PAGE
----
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by Doug Helbling


Tamarack Song’s Becoming Nature: Learning the Language of Wild Animals and Plants takes the reader on a journey, and then another, and then still more journeys, some into your backyard, others into new ways of thinking. This is what we usually hope for from a book, whether fiction or non-fiction. In this case, the journey is from the land of preconception into a world of awareness of nature. Whether or not the reader will reach the desired destination depends on where they hope to go.

The title and the structure of the book suggest that by following a sequence of steps, one will end up able to hear nature, to speak to nature, and indeed to become nature. But this is not a linear journey; nor are the stories, methods, and exercises laid out in a linear fashion. That is not necessarily a shortcoming. As an avid reader of spiritual topics and perpetual explorer of the possibilities, I find this approach works for me. The book and its message resonated with me, but a reader expecting a “cookbook”—a typical, time-sequential twelve-step program guide to logical development of skills built upon techniques and built upon practice—will come away disappointed. That is because the approach here is considerably more Zen-like. Journeys without destinations and understandings without verbal explanations are part the process.

Tamarack Song

The overall approach is packaged in a framework that amounts to sneaking up on our inner selves and letting them out so that we allow ourselves to sneak up on and quietly let nature happen around us.

With such a Zen style, there is more than a bit of going from point “A” to point “C,” with “A” being “I know what to do” and “C” being “now I know how to do this” without a “B” that showed you what specifically to do. This, along with the author’s tendency to state personal conclusions as indisputable facts and his inclination to lump all things “native” into the bucket of evidence that backs his conclusions, will annoy some readers. However, for all of his conclusions, he shies away from making too many direct “if you do this, then that will surely happen” statements. This is a good thing, and he does provide many references to outside studies and explorations of interest.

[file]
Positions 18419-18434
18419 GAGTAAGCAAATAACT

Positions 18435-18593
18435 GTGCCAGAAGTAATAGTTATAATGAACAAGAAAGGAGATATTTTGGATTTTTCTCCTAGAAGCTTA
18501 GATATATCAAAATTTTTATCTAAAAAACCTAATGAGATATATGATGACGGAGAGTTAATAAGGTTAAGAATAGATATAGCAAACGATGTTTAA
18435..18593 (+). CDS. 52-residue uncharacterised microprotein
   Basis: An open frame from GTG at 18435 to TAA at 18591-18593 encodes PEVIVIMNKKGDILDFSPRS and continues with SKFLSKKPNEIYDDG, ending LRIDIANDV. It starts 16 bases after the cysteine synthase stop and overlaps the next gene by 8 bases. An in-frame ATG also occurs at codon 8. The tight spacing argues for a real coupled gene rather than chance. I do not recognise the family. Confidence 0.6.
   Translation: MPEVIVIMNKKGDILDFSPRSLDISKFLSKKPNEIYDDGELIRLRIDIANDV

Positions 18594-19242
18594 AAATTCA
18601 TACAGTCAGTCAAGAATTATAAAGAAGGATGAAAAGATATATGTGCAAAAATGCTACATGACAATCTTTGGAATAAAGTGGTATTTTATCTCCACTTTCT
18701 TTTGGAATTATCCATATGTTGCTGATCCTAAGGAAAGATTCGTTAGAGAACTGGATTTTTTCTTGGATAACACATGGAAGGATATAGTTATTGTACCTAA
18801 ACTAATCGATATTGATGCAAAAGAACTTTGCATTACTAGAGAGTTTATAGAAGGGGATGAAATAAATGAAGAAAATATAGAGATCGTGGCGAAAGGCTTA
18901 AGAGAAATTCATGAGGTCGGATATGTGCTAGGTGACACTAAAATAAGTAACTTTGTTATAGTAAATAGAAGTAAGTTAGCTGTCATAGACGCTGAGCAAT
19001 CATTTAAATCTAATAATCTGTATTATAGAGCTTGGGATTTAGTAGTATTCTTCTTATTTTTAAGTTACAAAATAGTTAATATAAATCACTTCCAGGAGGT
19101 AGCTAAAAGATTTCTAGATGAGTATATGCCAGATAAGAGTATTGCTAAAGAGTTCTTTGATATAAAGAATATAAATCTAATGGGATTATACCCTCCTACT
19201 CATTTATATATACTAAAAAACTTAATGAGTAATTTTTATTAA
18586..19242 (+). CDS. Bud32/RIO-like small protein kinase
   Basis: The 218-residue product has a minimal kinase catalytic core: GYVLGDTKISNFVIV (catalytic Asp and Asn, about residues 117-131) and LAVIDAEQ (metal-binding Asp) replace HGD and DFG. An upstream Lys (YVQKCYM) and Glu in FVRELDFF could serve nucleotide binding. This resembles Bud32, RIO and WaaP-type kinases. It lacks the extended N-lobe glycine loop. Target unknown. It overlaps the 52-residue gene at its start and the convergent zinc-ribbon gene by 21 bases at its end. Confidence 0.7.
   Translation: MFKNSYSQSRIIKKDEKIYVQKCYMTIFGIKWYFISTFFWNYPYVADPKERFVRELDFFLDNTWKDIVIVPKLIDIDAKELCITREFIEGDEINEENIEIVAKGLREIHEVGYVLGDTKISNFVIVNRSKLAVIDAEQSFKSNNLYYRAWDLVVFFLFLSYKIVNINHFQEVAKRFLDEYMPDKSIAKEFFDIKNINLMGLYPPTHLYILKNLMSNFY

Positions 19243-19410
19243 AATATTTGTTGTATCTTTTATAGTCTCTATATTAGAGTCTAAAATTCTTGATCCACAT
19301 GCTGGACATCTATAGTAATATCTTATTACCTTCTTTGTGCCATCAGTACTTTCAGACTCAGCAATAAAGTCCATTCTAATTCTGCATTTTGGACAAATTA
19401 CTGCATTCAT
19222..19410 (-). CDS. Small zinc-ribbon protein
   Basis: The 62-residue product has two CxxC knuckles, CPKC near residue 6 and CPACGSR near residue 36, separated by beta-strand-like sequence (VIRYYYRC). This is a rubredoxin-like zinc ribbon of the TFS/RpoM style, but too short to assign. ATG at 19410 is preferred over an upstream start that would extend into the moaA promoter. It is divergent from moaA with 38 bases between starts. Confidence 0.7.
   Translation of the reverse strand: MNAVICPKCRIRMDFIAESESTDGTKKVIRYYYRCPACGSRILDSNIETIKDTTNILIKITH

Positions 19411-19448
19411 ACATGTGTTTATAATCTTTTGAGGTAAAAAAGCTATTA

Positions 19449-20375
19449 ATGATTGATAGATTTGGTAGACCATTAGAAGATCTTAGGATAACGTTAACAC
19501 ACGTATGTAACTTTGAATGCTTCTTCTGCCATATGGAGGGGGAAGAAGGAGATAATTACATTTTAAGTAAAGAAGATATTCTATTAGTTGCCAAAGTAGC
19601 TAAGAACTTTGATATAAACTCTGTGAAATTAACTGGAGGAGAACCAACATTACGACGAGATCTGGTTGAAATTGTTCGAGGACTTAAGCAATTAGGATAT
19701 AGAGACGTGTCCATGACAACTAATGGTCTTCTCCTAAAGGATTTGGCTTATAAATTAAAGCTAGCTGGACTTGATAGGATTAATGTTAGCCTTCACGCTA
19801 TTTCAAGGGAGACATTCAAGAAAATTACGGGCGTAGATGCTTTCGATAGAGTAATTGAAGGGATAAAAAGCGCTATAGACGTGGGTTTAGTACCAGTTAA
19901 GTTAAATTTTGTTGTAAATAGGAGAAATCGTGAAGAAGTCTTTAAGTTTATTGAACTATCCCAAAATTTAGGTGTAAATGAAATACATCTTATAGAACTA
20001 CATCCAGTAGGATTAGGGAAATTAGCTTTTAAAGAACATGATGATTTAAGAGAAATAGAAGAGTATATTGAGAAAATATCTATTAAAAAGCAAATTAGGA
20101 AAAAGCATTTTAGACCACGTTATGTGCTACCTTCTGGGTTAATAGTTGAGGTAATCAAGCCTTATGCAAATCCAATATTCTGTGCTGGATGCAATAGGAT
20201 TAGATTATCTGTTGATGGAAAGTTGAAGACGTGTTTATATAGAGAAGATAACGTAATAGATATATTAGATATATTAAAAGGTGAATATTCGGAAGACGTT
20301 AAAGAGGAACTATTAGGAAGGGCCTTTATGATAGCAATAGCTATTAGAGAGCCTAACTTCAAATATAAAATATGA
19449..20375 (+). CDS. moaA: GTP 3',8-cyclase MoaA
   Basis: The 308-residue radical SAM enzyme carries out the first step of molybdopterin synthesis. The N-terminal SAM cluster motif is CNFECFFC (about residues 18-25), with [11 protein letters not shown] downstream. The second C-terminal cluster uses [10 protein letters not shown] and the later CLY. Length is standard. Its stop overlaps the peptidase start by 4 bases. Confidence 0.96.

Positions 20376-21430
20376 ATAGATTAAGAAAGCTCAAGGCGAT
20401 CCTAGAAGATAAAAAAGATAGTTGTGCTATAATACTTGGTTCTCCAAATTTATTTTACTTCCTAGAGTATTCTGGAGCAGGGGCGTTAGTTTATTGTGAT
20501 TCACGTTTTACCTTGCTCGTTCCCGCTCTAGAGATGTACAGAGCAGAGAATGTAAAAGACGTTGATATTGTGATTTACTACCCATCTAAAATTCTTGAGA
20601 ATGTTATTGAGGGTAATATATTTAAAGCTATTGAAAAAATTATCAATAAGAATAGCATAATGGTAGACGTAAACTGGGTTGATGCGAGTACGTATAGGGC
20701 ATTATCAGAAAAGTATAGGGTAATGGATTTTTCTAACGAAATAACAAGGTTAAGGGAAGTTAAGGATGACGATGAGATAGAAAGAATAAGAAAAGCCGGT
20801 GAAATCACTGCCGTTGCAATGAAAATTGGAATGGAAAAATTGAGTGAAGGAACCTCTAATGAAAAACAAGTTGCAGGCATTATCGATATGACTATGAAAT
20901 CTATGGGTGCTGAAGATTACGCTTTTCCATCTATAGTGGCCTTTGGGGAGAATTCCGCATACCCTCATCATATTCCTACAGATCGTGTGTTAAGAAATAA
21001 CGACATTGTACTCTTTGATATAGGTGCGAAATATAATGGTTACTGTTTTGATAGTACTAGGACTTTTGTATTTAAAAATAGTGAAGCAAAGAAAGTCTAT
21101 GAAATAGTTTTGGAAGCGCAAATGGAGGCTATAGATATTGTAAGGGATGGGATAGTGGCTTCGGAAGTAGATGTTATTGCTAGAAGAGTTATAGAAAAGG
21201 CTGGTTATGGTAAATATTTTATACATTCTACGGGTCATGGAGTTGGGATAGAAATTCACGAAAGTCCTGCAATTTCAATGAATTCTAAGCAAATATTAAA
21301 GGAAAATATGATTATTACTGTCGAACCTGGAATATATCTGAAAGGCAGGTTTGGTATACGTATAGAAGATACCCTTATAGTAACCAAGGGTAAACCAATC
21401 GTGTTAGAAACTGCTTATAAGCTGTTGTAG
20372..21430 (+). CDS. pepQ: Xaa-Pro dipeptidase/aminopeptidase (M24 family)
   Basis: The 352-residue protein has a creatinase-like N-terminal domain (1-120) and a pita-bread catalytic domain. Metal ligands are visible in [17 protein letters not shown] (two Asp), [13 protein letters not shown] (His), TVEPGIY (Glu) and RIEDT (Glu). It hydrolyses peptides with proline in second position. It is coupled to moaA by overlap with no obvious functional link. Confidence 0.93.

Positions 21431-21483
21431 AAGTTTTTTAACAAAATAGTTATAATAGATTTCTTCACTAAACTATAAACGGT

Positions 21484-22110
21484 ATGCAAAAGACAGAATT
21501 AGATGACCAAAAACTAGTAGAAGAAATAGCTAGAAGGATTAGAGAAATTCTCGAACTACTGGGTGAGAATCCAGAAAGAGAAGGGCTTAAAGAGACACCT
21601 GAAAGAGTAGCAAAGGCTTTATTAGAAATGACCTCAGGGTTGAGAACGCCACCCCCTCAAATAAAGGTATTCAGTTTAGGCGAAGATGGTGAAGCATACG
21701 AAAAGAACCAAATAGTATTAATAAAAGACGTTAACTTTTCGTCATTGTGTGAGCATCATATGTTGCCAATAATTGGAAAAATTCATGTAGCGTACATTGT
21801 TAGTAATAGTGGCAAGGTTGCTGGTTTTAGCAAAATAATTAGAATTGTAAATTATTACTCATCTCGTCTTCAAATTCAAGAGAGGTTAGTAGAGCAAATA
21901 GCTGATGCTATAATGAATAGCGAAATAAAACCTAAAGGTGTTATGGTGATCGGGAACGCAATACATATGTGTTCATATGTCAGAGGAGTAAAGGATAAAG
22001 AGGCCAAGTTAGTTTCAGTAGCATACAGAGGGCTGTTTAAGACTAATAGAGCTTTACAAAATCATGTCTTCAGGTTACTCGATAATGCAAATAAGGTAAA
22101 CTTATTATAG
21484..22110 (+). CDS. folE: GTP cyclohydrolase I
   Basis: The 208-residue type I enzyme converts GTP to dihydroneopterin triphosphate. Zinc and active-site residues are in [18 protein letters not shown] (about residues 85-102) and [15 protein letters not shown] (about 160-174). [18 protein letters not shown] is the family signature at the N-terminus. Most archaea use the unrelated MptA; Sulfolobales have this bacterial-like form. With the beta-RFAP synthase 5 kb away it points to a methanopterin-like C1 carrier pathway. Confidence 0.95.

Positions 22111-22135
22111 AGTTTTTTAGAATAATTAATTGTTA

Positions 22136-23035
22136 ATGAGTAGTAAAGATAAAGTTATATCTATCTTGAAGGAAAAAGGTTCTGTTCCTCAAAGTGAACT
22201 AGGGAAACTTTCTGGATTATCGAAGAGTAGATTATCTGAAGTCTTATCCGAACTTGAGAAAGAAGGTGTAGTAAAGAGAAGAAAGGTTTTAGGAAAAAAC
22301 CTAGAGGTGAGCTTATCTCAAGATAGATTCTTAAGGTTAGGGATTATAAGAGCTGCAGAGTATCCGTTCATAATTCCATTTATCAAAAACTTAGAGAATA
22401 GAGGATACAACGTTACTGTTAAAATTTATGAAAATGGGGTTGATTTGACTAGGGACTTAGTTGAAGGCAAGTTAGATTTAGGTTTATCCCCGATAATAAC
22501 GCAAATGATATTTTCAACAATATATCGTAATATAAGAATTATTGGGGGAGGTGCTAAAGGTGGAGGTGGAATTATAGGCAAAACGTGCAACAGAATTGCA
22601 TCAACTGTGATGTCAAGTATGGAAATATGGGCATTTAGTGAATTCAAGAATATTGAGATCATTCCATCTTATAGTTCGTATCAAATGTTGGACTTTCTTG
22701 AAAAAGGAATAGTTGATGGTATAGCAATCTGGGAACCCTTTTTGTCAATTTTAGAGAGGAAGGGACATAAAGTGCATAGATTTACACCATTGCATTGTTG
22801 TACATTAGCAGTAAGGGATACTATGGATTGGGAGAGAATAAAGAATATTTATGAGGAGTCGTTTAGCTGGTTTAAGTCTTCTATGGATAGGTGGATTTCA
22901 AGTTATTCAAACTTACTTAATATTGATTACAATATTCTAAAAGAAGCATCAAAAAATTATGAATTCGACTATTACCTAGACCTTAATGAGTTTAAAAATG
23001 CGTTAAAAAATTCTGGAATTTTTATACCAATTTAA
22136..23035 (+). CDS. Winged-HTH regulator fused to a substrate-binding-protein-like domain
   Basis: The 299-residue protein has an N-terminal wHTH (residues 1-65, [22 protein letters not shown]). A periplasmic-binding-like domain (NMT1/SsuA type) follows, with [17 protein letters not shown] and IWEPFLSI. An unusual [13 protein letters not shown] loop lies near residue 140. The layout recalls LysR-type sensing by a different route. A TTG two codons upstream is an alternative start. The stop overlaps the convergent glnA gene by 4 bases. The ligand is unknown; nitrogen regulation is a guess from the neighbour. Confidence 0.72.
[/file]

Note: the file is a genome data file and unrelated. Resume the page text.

One feature of this book that I especially appreciated was the recognition that many people seriously interested in the subject don’t have ready access to wilderness or even rural spaces. Including the urban landscape in the scope of the book’s explorations was a boon and a kindness.

The only area where the book failed to deliver for me was on the subject of plants. While they are discussed, the volume and depth of plant-related content did not merit including the word “plants” in the title, in my opinion.

Ultimately, any book of this type will only work as a tool for people who are at least conceptually ready to make personal changes, in perspective as well as in lifestyle. Tamarack certainly challenges the reader to take such steps. There is huge potential for positive impact from a few of the suggested changes. The benefits of other steps, like cutting out prerecorded music, may be hard for some to embrace. Yet, other suggestions, like changing your footwear and your way of walking, open up a lot of possibilities for improved general well-being, beyond the scope of nature-communing. Or, perhaps more rightly stated, these other areas help remind the reader that how we live has far-reaching effects on just how close we get to becoming our natural selves.

I read the softback and the Kindle versions of the book. The paper version was nicely packaged and pleasantly illustrated. The layout was well considered, making excellent use of page space to provide a format well-suited to a book meant to inspire “pondering.”  The Kindle version was acceptable and included the illustrations.  I enjoyed this book, enough so that I will be seeking out other titles by this author.

Inner Traditions

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